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Nuclear power. Just the mention of these two words triggers a sense

of panic, fear and hysteria in many. We are generally quick to

associate the words nuclear power with tragic incidents, like the

Fukushima accident in March 2013 or the Chernobyl disaster in

1986. Yet, the reality is that nuclear power is one of the safest and

cleanest methods of generating electricity. Australia has the most

known uranium resources worldwide, almost 31% of the world’s

total. Nevertheless, we use no nuclear power whatsoever. Are we

too dependent on coal and other fossil fuels to produce electricity?

Or have we grown a misconceived fear of nuclear power, to even

consider it as part of our future?

We should look to France, as nuclear energy is its primary source

of power. Approximately 75% of its electricity is derived from nuclear

power. In contrast, Australia relies heavily on fossil fuels, especially

coal. According to the World Bank, in 2012, 95.4% of Australia’s

energy consumption was from fossil fuels. Enormous amounts of

greenhouse gases are released into the atmosphere from burning

fossil fuels. These greenhouse gases play a key role in the worldwide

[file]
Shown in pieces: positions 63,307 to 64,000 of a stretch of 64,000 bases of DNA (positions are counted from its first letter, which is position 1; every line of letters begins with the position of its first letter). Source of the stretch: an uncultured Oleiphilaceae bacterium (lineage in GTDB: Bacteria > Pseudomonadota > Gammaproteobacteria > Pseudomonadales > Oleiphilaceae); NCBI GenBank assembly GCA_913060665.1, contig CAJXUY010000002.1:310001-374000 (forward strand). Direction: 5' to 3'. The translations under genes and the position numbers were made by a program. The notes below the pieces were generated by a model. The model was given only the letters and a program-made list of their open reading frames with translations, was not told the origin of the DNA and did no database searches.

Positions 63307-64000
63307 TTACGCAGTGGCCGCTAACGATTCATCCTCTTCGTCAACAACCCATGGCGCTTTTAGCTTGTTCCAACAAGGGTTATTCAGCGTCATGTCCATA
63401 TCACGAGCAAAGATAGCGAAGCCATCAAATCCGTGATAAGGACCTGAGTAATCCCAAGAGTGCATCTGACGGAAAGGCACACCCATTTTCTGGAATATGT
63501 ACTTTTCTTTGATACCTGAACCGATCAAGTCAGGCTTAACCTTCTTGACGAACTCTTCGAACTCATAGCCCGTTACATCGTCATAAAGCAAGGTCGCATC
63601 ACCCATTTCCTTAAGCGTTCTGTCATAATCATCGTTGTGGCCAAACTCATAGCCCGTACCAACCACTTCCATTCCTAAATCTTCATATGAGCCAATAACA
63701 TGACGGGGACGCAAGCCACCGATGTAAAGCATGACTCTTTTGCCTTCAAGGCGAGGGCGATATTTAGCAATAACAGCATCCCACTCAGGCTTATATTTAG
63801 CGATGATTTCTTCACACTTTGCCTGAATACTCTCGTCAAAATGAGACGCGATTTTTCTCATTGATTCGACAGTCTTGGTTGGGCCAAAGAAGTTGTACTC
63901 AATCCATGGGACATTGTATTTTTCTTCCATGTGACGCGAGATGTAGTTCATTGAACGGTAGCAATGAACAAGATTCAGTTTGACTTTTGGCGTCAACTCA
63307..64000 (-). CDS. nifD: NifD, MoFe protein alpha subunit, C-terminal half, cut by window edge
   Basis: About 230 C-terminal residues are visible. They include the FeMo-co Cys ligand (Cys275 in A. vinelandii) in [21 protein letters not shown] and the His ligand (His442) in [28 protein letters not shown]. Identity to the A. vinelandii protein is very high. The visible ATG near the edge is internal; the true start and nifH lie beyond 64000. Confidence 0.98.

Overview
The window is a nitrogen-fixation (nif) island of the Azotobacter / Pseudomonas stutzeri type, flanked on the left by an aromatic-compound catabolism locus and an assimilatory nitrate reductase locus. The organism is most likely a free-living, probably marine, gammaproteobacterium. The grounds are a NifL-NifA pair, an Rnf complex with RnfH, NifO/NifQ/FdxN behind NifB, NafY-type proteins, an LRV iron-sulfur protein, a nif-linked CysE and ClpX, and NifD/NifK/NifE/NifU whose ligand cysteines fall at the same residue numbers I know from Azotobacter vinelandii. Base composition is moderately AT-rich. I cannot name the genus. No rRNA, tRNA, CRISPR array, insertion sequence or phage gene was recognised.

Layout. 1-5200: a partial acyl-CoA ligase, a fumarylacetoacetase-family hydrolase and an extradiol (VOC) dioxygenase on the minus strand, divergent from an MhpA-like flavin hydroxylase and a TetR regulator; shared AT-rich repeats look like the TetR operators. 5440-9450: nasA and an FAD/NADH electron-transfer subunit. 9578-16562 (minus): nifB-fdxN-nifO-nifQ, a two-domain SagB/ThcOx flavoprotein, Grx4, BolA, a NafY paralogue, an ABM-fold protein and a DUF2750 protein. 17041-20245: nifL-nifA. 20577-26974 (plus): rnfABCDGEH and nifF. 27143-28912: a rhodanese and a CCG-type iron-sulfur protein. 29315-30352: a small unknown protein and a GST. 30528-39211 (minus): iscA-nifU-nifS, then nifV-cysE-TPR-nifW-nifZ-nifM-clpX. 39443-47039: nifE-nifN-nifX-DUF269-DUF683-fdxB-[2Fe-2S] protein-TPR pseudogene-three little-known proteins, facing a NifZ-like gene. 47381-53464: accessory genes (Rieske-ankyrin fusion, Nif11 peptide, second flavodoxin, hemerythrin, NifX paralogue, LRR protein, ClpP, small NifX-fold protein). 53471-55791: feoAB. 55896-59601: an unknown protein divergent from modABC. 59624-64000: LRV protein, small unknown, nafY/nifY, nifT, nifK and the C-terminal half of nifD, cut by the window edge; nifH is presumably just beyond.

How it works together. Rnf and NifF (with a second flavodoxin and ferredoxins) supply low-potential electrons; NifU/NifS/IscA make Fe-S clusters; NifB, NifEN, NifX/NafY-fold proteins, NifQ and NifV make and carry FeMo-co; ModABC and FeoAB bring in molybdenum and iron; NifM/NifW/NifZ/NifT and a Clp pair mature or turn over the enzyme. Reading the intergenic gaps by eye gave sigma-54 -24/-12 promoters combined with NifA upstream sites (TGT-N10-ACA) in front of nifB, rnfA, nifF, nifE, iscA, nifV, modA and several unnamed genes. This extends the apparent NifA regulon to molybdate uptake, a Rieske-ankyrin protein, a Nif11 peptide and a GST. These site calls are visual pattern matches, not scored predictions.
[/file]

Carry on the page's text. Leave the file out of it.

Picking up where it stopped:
crisis of global warming. In addition, Australia is among one of the

highest per capita greenhouse gas polluters in the world. Scientists

predict that a global temperature rise of 1.5 degrees Celsius will

result in the disappearance of 25% of the Earth’s plants and animals.

Should we just sit back and watch as we destroy our ecosystems? We

can change this by switching to alternative methods of energy, like

nuclear power.

Unlike fossil fuels, nuclear power emits no greenhouse gases. A

nuclear power station works by nuclear fission, which is the splitting

of the nucleus of atoms. Massive amounts of energy are released

when atoms split. Moreover, nuclear fission only produces small

amounts of waste. Nuclear fission is also extremely effective, as two

hundred and fifty grams of uranium produces twenty thousand

times more electricity than the same amount of coal.

In spite of this, many argue that nuclear power can have devastating

repercussions as there are lots of risks affiliated with it. For instance,

the terrible Chernobyl incident in Ukraine in 1986 killed 30 people

and injured countless more. Similarly, the dreadful Fukushima

meltdown in Japan in 2013, demonstrated the detrimental effects that

radiation can have on our health. Additionally nuclear power reactors

are quite costly to build. Some also contend that nuclear power will

Nuclear Power

In Australia

Sarah Cheang

Orator of the Year